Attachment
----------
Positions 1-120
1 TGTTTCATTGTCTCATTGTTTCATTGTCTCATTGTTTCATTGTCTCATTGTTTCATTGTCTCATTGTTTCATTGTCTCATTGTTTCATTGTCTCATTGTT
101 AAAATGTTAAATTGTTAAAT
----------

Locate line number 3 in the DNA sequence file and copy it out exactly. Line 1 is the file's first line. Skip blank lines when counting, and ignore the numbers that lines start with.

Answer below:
101 AAAATGTTAAATTGTTAAAT